Instructables
Picture of Bee Hive in a Bucket
BEEHIVE (16).JPG
Bees are having a tough time world-wide.  We need bees for our agriculture. 

This bee hive is not designed for harvesting honey.  This is just a home for bees.  Not only the bucket is habitable, but the hollow pipe that supports it in the air can also be colonized. 

In past years, bees have been getting scarcer around here.  I have had two volunteer bee colonies establish themselves along my ridge this year -- in inconvenient locations.   I hope they will find their way to this hive when the time comes for the volunteer hives to divide.  

This is just an experiment.  The hive was put up today near one of the volunteer hives, and has not yet been colonized. 

 
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Step 1: Background

Picture of Background
BEEHIVE (14).JPG
BEEHIVE (15).JPG
Bees have colonized an overturned cut-off drum used to support a supply of rebar off the ground. 

Local friends said that just drilling a hole in a bucket and leaving it around would attract bees.  In designing this hive, I wanted the entrance high enough off the ground that toads would not be able to leap up and gobble bees at the entrance. 

I put the entrance hole in the pipe, a little below the bucket.  That way, the bucket protects the entrance from rain. 


Step 2: The PVC pipe center post

I plugged the bottom of the pipe with a jar lid that fit tightly inside the pipe.  If needed, you can heat the end of the pipe to soften it and stretch it over a slightly too-large jar lid.    (Sorry, no photo, and the pipe is now set in the ground.)   I don't expect much water to get inside, so an open bottom pipe is not needed for drainage.  I put the bottom plug in basically to keep ants from tunneling in and accessing the honey comb from below.  The small bee entry hole in the pipe is supposed to be easy to defend.   

In the upper part of the pipe, I cut holes.  One, which goes a little below the bucket is the bee entry hole.  The larger holes are for bees to access the bucket area from the inside of the pipe. 


stottsmonkey3 months ago

Ummmm...well, I think that "local friends" must not include beekeepers. Don't get me wrong, I'm all for experimentation but, when your dealing with living things, probably good to do a little research if you have an investment in succeeding. You know how birdhouses have to have a particular size hole, internal dimension, etc., to attract certain birds? Bees have particular requirements as well. For example, where is your vent hole on the top? Moisture is death to a hive. Promotes disease almost immediately. Sun goes down and that cools-instant moisture on the walls. Also, bees require a particular range of tempreture to live in. They thermo-regulate by clustering in tighter or more open balls and vibrating to generate heat to keep the colony warm, and actually leaving the hive when it gets too warm. Thats why beehives are constructed out of material with decent insulating qualities-like wood. The problem with your bucket is that thin plastic would change temp almost instantly, and the bees couldn't adjust the temp inside fast enough. Also, the home needs to be expandable because if they run out of room, they have to leave-that's what "swarming" is. Etc., etc.-more research, pal. Lot's of great info available, and check-bet there are local beekeeping clubs that you can check out for education. Good luck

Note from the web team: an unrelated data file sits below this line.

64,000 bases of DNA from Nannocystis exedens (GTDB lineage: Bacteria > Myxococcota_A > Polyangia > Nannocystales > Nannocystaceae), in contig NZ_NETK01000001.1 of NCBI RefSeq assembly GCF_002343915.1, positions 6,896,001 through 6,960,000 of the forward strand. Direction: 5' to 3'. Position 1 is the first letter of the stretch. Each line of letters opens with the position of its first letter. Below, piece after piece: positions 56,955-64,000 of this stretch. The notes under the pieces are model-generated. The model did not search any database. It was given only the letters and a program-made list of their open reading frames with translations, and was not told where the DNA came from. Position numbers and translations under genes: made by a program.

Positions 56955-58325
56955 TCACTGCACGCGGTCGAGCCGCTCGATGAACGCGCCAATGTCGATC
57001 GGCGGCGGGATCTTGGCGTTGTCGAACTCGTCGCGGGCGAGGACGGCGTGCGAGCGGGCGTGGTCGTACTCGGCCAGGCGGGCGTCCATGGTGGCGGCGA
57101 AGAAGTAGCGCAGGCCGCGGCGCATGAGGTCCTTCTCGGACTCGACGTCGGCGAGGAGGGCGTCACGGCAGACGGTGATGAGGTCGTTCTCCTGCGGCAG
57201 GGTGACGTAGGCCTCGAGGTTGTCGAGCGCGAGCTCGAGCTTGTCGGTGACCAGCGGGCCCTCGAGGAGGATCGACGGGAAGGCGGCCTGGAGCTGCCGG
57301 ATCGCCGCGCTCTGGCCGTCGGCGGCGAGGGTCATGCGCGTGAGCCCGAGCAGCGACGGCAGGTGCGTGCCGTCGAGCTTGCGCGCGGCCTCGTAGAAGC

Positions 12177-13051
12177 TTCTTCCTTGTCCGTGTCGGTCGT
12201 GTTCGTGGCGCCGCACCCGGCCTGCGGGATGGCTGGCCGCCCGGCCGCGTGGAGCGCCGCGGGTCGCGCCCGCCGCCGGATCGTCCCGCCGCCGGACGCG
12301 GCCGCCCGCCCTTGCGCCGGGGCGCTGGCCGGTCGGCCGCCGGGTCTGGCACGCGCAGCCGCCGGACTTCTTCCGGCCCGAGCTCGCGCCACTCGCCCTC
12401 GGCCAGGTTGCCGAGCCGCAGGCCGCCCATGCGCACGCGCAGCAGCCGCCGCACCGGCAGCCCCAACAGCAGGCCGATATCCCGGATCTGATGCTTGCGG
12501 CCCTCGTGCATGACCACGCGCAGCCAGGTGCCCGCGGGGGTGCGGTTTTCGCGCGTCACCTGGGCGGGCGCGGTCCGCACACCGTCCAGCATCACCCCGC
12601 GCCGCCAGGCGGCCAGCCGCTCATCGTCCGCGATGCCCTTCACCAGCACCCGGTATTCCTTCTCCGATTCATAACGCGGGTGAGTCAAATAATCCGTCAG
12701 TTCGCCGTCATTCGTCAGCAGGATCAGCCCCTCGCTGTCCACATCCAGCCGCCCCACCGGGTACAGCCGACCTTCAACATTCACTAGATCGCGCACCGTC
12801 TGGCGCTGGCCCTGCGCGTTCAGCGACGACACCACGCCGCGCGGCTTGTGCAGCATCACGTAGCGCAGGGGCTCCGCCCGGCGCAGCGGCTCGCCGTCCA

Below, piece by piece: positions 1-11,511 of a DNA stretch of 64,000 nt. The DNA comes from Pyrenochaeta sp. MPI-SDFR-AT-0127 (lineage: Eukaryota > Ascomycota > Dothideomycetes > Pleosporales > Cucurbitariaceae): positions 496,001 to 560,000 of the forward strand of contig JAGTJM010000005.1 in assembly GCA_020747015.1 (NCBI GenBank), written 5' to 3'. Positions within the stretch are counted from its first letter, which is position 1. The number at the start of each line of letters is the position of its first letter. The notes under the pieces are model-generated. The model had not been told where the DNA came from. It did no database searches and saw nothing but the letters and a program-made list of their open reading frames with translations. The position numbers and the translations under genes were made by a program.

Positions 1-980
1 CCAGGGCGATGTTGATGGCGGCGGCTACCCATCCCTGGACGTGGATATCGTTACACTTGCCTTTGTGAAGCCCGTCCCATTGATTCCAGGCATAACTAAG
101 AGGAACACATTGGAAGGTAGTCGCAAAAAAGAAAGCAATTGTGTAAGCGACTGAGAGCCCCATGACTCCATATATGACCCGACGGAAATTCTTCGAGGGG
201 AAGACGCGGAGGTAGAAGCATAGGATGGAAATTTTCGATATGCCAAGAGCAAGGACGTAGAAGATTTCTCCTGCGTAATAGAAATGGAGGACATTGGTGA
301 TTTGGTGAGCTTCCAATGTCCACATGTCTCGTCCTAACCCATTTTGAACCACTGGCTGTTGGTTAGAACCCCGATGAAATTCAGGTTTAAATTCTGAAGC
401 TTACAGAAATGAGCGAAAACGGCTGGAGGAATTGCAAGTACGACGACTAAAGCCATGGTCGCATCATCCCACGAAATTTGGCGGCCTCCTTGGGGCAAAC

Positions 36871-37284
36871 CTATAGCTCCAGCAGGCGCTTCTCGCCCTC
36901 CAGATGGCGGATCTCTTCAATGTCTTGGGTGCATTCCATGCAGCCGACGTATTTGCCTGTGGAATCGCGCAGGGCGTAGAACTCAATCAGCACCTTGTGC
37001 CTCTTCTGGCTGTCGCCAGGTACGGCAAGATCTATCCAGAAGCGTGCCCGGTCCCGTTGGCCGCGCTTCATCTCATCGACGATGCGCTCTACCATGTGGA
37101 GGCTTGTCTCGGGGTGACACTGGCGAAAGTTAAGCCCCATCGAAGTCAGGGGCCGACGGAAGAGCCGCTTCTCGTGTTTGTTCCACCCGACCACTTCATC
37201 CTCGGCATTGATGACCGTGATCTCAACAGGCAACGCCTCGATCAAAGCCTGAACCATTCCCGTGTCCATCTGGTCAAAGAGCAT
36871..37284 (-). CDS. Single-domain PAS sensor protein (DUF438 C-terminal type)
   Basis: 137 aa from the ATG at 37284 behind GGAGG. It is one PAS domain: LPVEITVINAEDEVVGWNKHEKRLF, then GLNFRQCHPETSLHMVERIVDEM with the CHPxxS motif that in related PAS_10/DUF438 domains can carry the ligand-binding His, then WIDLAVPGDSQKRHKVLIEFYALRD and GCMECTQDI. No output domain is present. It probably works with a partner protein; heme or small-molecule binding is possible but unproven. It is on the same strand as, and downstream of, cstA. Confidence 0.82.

stephenf3 months ago

I like this - helps my garden. Any updates on how it is working?

RE: Heat problems. Would reflective (shiny) paint help at all?

Thinkenstein (author)  stephenf3 months ago

Bees never voluntarily colonized it. The materials were used for other things.

Misac-kun8 months ago

Next thing to do is a Beehive in a nut shell :D

WillieNAz11 months ago
I saw the beehive in a jar idea and thought it'd be cool to marry your idea with theirs. Get a square pipe like a rain gutter.
Drill holes for the bees.
Set it in the ground.
Drill holes for jars on all 4 sides staggered all the way up.
Cap the top (possibly with another jar).
Screw jars in all the jar holes (wax a stripe inside the top of the jar).
Now you have a Jar Beehive Tree...
Thinkenstein (author)  WillieNAz11 months ago
A little hard for me to get the picture, but it sounds like a nice idea. I no longer keep bees.
I like it and I think I will try it. I I've in Oregon and even if it's illegal we need bees. So as long as some move in and if some one asks I'll say it's a spider house and the bees just moved it. Lol
Thinkenstein (author)  redfoxtrystman1 year ago
Good luck. I like the idea but I never did get a volunteer colony to move in.
Thinkenstein (author)  fullabull692 years ago
It is interesting that in my early years here in the forest, I would hear many swarms of bees go by each year. In the past few years I may have possibly heard one. Whatever it is that we are doing with our established, legal behavior, it appears to need some tweaking.

I tried. It never got colonized. I pulled it up out of the ground.
Thanks for following up on the progress. You might try baiting it like this fellow did. If you do, please let us know how it works as I have at least 40 reclaimed PVC pipes suited just for this purpose. http://www.instructables.com/id/Baithive/?ALLSTEPS
Thinkenstein (author)  cmskellington2 years ago
As I said, I pulled it up out of the ground. My experiment is over, but if you want to carry on and get it working, go for it!
Hi,

Those buckets also come in a half size to the ones you have.

Have you noticed that multiple buckets slid together create a openable stack with spaces?